Some painters are put off by acrylics as they dry too quickly for satisfactory blending or they are too bright. But there are easy ways around this. Thicker, heavy-body paint can be used in different ways to slow the drying time – and the brightness of acrylics can be tempered by selecting familiar, traditional colours and keeping to a simple palette.
If you are new to acrylics, all you need to begin is a good introductory set of primary colours. I have chosen the following selection from Daler-Rowney’s Heavy Body range:
The three bright primary colours are used to create all the secondary colours you’ll need and the addition of burnt sienna allows for duller colours and greys to be mixed. Acrylics are surprisingly transparent so, to achieve really strong darks, black might also be required. I like to use black acrylic ink so that I can draw with it as well.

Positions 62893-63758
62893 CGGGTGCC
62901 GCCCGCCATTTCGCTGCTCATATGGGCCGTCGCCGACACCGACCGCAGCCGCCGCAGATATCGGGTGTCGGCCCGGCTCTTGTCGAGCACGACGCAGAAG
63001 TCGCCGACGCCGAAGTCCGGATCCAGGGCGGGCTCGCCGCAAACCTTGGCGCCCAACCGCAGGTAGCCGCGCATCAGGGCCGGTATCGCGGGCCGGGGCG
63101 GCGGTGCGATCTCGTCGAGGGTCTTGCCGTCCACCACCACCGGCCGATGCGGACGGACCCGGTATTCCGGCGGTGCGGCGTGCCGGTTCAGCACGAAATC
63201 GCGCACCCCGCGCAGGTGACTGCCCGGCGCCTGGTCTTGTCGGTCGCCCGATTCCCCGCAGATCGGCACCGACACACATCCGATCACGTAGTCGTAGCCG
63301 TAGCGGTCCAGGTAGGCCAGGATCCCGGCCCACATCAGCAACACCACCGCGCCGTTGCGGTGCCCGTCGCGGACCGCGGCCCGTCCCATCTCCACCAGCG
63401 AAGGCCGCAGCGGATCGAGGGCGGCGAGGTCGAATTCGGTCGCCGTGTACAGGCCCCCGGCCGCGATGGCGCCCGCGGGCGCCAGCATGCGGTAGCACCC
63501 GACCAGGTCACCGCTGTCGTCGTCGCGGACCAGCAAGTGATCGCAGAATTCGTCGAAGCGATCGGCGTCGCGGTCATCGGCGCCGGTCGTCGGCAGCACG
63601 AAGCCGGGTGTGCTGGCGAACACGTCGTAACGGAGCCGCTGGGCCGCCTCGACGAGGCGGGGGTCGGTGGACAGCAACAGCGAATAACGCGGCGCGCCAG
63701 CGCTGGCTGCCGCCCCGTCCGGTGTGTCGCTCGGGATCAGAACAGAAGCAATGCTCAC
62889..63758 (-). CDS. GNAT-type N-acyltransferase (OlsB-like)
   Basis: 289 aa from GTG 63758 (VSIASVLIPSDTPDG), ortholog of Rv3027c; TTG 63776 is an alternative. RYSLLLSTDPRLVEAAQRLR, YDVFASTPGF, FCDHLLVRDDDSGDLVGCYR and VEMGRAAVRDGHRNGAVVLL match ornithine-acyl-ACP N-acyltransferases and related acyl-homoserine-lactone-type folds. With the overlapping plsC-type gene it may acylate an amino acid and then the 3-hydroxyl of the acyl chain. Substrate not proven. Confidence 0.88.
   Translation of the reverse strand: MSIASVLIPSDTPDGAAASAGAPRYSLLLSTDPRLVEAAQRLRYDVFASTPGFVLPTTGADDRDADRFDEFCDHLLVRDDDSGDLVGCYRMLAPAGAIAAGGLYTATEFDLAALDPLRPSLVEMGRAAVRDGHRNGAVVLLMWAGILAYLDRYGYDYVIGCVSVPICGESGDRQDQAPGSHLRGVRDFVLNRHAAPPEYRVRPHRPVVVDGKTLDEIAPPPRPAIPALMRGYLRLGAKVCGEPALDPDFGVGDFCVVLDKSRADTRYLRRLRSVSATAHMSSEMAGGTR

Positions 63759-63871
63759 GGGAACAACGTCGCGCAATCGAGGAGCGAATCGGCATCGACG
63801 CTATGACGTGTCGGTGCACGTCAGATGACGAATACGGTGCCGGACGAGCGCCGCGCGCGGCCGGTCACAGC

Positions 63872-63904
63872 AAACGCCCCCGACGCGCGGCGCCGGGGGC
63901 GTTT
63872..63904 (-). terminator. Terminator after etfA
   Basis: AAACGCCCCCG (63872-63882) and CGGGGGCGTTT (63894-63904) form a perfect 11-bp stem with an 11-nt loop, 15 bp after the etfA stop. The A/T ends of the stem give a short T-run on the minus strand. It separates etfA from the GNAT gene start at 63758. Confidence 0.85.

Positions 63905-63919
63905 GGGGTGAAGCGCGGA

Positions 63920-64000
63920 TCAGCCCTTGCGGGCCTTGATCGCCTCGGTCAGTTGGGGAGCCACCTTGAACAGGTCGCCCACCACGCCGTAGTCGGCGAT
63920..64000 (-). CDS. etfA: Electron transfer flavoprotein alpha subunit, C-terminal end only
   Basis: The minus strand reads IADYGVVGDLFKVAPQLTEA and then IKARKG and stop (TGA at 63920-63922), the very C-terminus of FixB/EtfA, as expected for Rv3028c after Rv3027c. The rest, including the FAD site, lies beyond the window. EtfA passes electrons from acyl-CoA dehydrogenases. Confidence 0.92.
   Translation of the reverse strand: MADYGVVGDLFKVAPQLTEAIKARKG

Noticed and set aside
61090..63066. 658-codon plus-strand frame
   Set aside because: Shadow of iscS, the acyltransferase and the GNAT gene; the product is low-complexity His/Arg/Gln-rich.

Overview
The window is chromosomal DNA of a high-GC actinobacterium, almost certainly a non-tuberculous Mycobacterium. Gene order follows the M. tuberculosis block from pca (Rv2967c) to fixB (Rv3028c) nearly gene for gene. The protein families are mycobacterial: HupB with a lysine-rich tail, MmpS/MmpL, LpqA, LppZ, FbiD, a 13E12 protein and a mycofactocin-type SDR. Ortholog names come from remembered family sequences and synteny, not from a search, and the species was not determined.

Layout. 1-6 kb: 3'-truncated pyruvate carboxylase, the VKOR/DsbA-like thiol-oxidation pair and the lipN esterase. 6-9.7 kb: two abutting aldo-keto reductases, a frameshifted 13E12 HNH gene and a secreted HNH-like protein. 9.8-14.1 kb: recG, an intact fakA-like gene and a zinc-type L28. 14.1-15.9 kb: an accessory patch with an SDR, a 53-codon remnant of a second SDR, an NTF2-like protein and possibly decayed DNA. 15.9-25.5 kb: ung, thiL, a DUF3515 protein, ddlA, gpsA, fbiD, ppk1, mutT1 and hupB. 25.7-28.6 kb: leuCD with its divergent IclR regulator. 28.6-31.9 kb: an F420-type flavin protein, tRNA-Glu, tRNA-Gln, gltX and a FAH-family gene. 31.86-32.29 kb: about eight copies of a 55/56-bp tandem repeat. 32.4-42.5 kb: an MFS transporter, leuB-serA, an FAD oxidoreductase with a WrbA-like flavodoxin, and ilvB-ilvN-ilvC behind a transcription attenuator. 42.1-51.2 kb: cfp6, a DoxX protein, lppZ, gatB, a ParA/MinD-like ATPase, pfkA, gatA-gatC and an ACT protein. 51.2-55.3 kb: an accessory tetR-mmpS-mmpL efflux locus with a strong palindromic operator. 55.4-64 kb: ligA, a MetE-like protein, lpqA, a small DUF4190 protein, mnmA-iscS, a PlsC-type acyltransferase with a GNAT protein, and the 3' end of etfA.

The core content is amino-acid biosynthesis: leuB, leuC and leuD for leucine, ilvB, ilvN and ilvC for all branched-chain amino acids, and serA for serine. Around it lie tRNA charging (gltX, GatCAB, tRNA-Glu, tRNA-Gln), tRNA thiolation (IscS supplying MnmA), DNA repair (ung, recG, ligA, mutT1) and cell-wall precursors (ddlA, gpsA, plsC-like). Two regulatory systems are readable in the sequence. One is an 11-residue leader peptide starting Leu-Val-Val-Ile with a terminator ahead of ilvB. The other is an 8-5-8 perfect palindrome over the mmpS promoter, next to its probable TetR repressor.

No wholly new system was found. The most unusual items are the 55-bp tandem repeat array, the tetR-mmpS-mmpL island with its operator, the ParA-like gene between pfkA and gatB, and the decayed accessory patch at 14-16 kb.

To help understand the limited palette, I’ve developed a notation using three triangles (below). The points on the upright triangles represent the three primaries: red, yellow and blue. One triangle shows dull colours (left), the other, bright (right). The inverted triangle (bottom) represents secondary colours: violet, orange and green. As you can see, it’s possible to work with just three bright primary colours and a dull red, such as burnt sienna, which is useful for greys, darks and making dull yellows for skies.
I’ve laid out the selected starter colours on the bright and dull primary triangles. All the missing colours can be added as secondary mixes from this basic primary palette. Further subtle colours can also be produced from these basic colour combinations. Tonal adjustments are made by the addition of white.
One of the dangers of painting snow scenes is that you end up with large tracts of the painting predominantly covered with white paint. So adding big skies, melting snow or texture often offers relief from this and adds welcome warmth to the painting.
Fast-drying acrylics can be off putting, but there are techniques that take advantage or sidestep this problem entirely. Derbyshire Lane demonstrates one technique of overcoming fast drying and turning it to an advantage.